my officers have during the campaign fully earned promotion, some of them have already obtained, it, viz, General Osterhaus and General Walcutt, both heretofore mentioned. My staff officer, one and all, did their duty, and have my hearty thanks for their co-operation and zeal in assisting me to perform all the duties of the campaign.
I estimate the loss of the enemy in this campaign caused by my command at about 3,000 killed and 15,000 wounded. We have captured from the enemy, 2,030 prisoners, 420 wounded, and received 210 deserters; aggregate, 2,660; 11 stand of colors and about 5,000 stand of small-arms. My losses, including those had in skirmishes and picket advances not mentioned in the body of this report, as shown by the nominal lists accompanying this report, are 650 killed, 3,538 wounded, 633 missing; aggregate, 4,824. It is impossible in this report, covering so much time and so many engagements to speak of individual acts of heroism and bravery, for they were many and frequent. I respectfully call your attention to the nominal lists of casualties of each division, and the reports of division commanders herewith inclosed; also the maps drawn by Captain Klostermann, which exhibit the different situations of my troops in all the engagements with the enemy and the route traveled. The report of my chief of artillery is also inclosed with the report of my signal detachment which is commanded by Lieutenant edge, as brave an officer as is borne on the rolls of the American Army. He was always prompt and obedient to orders and in every advance secured the most prominent position from which he could view the movements secured the most prominent position from which he could view the movements of the enemy, notwithstanding the danger incurred. His reports often served me to operate successfully against the enemy with precision, when otherwise I might have been in doubt. I desire to call the attention of the Government to the meritorious services of Brigadier General C. R. Woods, Brigadier General Morgan L. Smith, Brigadier General William Harrow, Brigadier General Giles A. Smith, and Brigadier General W. B. Hazen, and respectfully recommend their promotion. For the recommendation of officers below the grade of brigadier-general for promotion, I invite attention to the reports of division commanders, which are approved by me.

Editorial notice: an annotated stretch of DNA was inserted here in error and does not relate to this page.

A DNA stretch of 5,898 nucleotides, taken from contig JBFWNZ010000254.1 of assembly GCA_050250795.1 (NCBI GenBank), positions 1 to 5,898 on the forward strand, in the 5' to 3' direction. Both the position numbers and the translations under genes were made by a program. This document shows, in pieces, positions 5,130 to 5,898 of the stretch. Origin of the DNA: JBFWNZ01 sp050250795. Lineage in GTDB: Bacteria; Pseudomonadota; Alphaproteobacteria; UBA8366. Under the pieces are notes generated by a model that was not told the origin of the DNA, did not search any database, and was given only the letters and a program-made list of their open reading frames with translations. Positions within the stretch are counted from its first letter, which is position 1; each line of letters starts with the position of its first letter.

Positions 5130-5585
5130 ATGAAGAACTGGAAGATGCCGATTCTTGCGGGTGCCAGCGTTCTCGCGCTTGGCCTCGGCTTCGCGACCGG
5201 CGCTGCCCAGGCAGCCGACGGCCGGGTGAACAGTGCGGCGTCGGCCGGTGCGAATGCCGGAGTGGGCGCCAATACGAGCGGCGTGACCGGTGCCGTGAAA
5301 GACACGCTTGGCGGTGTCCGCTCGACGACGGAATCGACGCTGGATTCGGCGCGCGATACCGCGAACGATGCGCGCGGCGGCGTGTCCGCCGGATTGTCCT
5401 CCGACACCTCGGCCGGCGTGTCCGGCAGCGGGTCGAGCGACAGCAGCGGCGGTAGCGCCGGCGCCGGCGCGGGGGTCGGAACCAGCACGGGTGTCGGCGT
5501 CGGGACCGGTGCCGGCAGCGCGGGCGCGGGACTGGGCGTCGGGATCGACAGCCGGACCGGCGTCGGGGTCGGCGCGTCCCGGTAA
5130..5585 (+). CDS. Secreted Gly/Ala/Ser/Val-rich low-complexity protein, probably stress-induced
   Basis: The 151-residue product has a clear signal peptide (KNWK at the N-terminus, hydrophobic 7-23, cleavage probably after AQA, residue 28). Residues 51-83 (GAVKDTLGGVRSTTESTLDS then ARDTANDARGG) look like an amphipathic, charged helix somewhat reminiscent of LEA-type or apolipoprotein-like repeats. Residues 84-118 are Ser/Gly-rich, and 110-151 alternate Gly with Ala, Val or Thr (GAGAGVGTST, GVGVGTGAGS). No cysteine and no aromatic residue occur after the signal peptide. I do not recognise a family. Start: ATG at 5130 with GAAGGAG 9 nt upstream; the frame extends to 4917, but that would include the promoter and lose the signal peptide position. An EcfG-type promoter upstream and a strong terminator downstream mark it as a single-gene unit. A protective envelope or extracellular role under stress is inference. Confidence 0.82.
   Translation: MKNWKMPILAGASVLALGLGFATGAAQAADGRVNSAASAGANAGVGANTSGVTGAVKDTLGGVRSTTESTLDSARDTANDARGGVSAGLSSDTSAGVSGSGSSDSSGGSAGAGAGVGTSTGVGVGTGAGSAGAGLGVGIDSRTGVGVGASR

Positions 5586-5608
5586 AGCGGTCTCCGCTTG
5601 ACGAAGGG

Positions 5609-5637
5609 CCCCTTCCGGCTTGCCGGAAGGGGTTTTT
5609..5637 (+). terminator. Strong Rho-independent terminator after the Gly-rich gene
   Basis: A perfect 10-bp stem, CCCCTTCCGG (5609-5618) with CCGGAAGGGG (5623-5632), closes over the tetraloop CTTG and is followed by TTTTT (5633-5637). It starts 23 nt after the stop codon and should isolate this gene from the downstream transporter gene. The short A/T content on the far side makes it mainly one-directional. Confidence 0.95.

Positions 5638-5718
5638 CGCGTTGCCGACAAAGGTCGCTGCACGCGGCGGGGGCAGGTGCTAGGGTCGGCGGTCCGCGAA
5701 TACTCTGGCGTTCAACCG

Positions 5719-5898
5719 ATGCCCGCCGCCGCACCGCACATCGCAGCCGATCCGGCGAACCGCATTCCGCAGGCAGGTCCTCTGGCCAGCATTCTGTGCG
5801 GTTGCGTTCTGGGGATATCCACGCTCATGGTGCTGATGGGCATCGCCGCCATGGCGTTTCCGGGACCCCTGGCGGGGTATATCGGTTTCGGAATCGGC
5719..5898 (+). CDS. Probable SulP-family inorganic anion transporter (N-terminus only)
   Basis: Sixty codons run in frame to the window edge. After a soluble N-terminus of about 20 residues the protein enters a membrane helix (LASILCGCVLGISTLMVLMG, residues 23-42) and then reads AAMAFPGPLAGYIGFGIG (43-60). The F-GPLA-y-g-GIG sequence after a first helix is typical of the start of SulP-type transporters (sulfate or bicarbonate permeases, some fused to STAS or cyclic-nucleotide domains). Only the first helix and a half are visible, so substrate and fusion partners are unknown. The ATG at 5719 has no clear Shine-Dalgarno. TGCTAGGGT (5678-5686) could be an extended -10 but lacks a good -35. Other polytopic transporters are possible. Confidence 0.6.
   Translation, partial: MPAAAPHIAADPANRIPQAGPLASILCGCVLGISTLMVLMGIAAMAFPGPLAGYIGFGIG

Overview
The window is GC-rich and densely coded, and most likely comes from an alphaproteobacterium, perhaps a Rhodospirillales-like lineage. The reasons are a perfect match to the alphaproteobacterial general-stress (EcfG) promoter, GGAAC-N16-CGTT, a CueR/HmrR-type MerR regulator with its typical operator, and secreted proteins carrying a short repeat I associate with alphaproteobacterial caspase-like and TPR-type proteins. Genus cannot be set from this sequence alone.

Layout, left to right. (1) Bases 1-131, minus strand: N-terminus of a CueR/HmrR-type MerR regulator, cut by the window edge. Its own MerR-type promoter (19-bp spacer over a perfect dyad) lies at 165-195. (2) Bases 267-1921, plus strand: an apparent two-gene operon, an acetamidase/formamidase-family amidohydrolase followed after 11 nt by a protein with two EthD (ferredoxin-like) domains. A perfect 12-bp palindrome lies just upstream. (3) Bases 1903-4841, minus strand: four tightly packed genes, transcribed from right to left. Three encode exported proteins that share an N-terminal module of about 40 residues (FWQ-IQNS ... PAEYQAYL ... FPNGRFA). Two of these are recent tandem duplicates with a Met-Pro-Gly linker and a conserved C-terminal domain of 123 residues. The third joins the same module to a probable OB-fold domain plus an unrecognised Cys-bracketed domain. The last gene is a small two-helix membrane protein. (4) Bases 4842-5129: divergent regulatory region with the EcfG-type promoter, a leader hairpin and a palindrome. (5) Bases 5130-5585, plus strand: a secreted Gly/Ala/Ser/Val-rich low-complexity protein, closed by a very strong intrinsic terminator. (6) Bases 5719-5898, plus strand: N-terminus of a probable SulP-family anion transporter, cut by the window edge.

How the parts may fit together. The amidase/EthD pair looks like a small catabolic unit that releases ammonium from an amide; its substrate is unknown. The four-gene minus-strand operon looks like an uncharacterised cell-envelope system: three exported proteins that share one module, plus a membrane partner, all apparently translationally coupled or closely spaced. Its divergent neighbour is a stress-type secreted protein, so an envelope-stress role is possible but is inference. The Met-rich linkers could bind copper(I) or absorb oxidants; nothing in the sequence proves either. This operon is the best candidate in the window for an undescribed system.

The whole distance, marched by my command is 387 miles, as shown by the maps herewith inclosed, * not including the separate marches of detached divisions, which added, make 600 miles. It has rendered unfit for service of the enemy nearly 20,000 me-according to just estimates, 6,000 more than the entire strength of my command when it entered upon the campaign.
The medical officers serving on my staff, Surg. E. O. F Roler, medical director, and Surg. John M. Woodworth, medical inspector, were unremitting in their efforts to secure the comfort of the wounded and to cause their wounds to be healed so that they might return to duty. A just estimate of their services may be had from the fact that over 1,000 wounded men were returned to duty before the conclusion of the campaign. The duties and business arising in the adjutant-general's department were faithfully and efficiently performed under the direction of Lieutenant Colonel R. R. Townes, assistant adjutant-general of the corps, and by Captain Whitehead and Wheeler, assistant adjutant-general; Majors Stolbrand, Waterhouse, and Maurice, who acted as chiefs of artillery, respectively - Stolbrand, until captured by the enemy (heretofore mentioned), Waterhouse, until relieved on the 25th of June, Maurice from that date
*All to appear in the Atlas.